While in town for an intimate and sold out show at Union Pool, Hakim and his backing band recorded a live version of the spectral and achingly confessional “Bet She Looks Like You” for the ATO Sessions at Bushwick’s Market Hotel — and while conveying a visceral heartache and longing, paired with a Quiet Storm-like groove, the song, with repeated listens somehow manages to nod at Marvin Gaye, Bilal and Roy Orbison, thanks in part to his incredibly tight backing band. Speaking of the great Roy Orbison, the live footage is shot in a gorgeous, film noir-like black and white, much like Roy Orbison and Friends: A Night in Black and White.

Live Footage: Marta Ren and the Groovelets Performing an Acoustic Version of Album Track “Smiling Faces”

Perhaps best known for being the frontwoman of the renowned Portuguese breakbeat outfit The Bombazines with whom she recorded and released two full-length albums, as well as contributing her vocals to a number of nationally known acts across Portugal, the Porto, Portugal-born and based vocalist Marta Ren has been a part of her homeland’s music scene since the mid-1990s. However, Ren has long been inspired by the funk and soul sounds of the 60s and over the past couple of years, she decided that it was time for her to go solo and front her own soul and funk-based project under her own name, before eventually hooking up with her backing band The Groovelets.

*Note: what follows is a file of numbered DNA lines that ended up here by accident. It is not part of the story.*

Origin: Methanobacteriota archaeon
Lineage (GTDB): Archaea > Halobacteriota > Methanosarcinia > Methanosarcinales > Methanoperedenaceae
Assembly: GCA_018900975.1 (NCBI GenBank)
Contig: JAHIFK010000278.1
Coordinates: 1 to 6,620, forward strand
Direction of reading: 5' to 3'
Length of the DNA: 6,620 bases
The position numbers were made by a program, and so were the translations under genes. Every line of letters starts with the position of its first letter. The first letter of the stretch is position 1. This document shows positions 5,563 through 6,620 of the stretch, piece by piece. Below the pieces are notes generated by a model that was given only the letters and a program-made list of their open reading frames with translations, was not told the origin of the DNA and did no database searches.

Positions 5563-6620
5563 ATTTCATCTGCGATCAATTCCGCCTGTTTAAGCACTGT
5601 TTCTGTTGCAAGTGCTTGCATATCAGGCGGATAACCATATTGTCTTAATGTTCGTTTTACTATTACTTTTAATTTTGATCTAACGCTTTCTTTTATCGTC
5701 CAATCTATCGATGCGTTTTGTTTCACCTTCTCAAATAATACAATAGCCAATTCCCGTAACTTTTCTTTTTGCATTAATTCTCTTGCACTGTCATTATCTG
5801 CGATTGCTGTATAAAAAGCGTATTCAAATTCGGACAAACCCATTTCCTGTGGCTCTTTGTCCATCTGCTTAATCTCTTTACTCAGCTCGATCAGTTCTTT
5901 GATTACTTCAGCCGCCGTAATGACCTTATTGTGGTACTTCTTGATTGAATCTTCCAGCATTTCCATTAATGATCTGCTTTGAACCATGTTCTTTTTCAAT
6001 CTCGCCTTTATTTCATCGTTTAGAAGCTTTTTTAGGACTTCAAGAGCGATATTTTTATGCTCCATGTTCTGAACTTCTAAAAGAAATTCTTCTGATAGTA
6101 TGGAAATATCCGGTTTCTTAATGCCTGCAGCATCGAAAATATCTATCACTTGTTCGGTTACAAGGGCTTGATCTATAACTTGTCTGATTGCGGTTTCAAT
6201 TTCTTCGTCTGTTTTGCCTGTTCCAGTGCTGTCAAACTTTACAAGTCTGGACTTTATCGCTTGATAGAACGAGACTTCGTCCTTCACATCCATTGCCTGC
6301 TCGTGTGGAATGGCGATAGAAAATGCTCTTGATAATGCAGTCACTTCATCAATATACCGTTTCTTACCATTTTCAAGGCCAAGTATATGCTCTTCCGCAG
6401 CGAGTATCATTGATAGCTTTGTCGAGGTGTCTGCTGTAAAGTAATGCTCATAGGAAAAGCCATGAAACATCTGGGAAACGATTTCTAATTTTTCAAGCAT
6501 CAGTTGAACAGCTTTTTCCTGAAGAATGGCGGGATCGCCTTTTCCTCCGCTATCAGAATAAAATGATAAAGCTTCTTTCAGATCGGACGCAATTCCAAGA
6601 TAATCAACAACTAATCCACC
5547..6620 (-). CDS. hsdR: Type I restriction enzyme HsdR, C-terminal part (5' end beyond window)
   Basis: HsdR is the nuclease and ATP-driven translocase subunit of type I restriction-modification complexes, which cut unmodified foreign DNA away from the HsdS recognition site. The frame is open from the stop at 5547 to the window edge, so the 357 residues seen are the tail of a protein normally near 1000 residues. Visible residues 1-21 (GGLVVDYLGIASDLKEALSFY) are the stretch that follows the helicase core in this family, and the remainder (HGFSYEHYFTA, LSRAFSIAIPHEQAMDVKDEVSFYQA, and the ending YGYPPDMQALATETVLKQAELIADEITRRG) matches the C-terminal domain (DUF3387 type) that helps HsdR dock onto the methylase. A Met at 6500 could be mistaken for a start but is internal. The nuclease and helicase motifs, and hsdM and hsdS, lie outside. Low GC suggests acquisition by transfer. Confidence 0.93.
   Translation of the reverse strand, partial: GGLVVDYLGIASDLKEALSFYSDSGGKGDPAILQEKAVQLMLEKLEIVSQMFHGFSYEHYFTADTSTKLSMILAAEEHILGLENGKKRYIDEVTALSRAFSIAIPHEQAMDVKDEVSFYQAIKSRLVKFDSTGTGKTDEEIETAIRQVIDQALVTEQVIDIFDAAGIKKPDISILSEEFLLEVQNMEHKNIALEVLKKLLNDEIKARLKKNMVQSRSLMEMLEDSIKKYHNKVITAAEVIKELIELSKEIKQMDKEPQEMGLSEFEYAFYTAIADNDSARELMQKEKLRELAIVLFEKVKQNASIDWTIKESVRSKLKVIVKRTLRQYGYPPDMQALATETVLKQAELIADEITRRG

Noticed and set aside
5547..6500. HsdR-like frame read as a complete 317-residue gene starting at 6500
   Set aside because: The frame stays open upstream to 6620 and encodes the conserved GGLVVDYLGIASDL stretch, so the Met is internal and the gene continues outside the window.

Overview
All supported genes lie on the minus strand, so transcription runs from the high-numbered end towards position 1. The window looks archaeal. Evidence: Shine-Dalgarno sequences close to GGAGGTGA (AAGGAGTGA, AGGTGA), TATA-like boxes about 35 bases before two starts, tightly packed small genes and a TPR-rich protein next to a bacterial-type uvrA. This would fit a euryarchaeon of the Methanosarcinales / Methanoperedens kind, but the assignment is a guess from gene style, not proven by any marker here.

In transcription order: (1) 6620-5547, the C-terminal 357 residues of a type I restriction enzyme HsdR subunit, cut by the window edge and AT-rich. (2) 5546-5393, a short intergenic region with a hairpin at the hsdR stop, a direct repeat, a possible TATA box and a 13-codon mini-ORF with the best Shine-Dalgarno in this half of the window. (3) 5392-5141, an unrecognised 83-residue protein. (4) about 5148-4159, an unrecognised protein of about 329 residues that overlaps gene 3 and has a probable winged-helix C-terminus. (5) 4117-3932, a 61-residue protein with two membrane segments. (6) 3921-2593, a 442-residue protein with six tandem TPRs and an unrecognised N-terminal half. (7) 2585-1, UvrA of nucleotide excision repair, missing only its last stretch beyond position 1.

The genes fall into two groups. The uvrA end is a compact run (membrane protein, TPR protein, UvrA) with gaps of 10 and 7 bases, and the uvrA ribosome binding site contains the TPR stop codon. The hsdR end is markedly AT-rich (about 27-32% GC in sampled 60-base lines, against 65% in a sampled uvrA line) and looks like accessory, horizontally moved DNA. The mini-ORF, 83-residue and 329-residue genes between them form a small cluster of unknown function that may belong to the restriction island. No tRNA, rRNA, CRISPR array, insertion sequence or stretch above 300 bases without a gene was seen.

Now, if you had been frequenting this site over the last few months of last year, you’d recall that Ren and the Groovelets’ debut effort Stop Look Listen was released to critical praise and received airplay from from BBC Radio 6′s Craig Charles, Radio France‘s Francis Viel. Adding to a growing international profile Acid Jazz Records‘ Eddie Piller has also championed Ren and her Groovelets. “So Long” Stop Look Listen’s barn-burning third single was a visceral bit of soul that balanced fury and sensuality with a decided late 60s/early 70s psychedelic feel — in some way nodding at Nancy Sinatra’s “These Boots Are Made For Walking” and James Bond soundtracks.

The Portuguese soul act recently recorded an acoustic rendition of the slow-burning and sensual album track “Smiling Faces” for French radio — and although the live, acoustic rendition leans slightly towards a hushed, jazz standard-like arrangement, the song which features a swaggering, Thelonious Monk-like bass line, some bluesy guitar playing, gentle drum tapping and some ethereal yet soaring organ while allowing room for Ren’s aching vocals, which simultaneously express the longing and profound loneliness of a deeply lovelorn narrator, who recognizes how difficult love can be, especially when they are incredibly unlucky in love — and others seem to constantly stumble upon it.

New Video: El Michels Affair’s Soulful and Cinematic Take on the Wu-Tang